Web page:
Viewing Tip

If you see a large "X" at the top right of Ask Olive Tree Genealogy blog, click on the "X" to close it. Closing the "X" will give you the best viewing experience and allow you to leave a comment on a blog post

Saturday, March 28, 2009

Finding Records for Grosse Ile in 1832

Jim asked:
Thomas Brooks (1776-1851) appear to have come over from England with the Petworth Emigrants. They arrived at Grosse Ile on June 8, 1832. Thomas and his family were taken off the ship and kept there because he was a cabinetmaker and they needed him build coffins as people died from the cholera epidemic. Does Grosse Ile have any records regarding people who may have been employed there? The Canadian government must have fed and housed the family during their stay. They may even have paid Thomas Brooks some wages.

Olive Tree Answer: Jim, I'm wondering how you know that Thomas was "taken off the ship and kept there" to build coffins. Did you find some record of this? Or is this family lore? As for Grosse Ile, their surviving records are online, and you can follow the link found at Filling in the Gaps The records are the names of 33,026 immigrants whose names appear in surviving records of the Grosse-Île Quarantine Station between 1832 and 1937.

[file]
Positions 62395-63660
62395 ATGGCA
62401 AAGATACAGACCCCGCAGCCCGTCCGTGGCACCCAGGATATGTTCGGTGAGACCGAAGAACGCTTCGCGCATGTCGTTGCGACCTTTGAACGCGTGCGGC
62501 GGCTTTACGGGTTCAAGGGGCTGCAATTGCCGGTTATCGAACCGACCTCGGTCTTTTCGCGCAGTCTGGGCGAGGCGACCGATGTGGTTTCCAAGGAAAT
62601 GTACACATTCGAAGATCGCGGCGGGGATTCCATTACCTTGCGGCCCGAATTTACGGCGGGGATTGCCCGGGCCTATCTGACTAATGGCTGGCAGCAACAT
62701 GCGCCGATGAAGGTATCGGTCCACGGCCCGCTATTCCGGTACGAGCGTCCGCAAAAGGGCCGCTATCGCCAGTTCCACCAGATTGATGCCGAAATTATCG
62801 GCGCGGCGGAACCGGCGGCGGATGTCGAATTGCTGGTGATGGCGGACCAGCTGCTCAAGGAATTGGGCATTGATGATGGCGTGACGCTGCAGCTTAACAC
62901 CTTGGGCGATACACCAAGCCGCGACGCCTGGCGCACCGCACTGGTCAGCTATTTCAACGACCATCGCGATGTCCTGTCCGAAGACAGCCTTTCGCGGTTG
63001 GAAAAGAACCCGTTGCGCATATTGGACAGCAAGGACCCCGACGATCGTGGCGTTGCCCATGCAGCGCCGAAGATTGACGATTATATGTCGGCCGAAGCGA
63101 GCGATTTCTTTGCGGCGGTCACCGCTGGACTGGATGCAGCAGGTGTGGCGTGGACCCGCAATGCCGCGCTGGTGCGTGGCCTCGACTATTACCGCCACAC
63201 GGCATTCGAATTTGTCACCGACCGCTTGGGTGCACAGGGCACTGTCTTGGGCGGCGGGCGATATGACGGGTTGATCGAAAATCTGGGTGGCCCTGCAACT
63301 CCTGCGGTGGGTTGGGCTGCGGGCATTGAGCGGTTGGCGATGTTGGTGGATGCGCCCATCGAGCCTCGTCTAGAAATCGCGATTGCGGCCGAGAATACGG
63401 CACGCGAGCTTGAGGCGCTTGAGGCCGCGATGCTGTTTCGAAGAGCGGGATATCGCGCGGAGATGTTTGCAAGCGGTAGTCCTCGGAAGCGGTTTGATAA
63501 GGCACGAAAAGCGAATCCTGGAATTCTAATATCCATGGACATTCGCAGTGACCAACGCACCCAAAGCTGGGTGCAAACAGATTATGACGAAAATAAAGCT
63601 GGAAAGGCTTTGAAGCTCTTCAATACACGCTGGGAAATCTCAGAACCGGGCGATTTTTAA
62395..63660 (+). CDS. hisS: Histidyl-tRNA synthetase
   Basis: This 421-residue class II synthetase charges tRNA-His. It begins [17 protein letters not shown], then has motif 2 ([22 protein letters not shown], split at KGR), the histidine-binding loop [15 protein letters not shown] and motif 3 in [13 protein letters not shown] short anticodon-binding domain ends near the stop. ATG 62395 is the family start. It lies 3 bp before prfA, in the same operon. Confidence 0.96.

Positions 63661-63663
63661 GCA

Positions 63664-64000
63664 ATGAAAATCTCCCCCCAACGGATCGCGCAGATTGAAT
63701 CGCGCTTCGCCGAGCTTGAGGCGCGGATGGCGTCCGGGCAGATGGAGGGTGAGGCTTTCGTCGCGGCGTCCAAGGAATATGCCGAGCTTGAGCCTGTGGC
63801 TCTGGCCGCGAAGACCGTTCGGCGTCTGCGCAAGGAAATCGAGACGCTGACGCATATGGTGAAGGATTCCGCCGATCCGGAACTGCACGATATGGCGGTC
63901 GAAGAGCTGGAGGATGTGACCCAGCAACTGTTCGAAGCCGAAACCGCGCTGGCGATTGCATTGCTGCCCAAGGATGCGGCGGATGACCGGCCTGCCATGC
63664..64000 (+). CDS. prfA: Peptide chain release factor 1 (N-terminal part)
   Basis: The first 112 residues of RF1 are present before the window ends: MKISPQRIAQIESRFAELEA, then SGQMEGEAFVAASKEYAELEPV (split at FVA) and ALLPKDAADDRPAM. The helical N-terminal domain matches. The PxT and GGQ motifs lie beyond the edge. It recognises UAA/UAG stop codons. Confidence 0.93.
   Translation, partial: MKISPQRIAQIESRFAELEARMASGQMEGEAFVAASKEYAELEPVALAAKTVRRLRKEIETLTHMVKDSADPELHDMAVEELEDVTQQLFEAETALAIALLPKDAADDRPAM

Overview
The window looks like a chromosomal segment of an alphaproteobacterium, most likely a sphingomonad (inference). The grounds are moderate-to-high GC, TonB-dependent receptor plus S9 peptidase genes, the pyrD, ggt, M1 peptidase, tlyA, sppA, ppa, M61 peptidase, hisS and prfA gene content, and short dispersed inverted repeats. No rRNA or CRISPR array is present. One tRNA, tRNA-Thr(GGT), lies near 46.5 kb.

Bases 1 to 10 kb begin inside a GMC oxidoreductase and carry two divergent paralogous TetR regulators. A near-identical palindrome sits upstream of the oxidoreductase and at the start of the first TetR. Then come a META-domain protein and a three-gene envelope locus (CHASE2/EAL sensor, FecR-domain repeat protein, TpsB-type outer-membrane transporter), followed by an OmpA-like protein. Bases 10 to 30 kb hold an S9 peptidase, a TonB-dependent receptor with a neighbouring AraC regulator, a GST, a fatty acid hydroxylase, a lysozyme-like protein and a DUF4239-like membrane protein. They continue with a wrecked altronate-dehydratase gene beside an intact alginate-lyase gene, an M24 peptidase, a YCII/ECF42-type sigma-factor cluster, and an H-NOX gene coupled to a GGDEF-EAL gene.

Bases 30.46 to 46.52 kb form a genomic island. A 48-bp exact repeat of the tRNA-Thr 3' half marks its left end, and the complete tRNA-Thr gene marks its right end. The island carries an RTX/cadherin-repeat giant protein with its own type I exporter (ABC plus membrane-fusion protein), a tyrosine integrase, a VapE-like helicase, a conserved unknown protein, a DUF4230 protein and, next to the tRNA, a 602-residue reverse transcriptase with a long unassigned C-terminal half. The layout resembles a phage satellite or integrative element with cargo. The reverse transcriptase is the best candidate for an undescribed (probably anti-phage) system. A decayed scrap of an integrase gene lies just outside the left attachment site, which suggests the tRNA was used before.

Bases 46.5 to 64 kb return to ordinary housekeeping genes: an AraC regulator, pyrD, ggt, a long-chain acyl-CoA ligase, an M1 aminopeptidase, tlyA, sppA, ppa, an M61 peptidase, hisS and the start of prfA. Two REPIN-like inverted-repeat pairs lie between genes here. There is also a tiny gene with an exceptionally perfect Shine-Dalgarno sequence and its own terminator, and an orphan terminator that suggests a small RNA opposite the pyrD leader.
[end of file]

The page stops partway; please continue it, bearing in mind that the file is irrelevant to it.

You might also want to check the various Emigrant Agent records that have survived such as the Records of James Allison or Anthony Hawke. The Hawke Papers, letterbooks of Chief Emigrant Agent Anthony B. Hawke are available at the Archives of Ontario from 1831 to 1892. You cannot search the Hawke records pre 1865 online, for those earlier years you must view the microfilm through the Archives of Ontario. Records of James Allison, Emigrant Agent at Montreal, 1823-1845 are searchable at

If you are lucky you may find some brief notation for your ancestor in one of the Emigrant Agent papers.

1 comment:

  1. I too would very much like to hear Jim's further comments. Is he aware of the Petworth website? We are always looking for additional information and sources about the emigrants.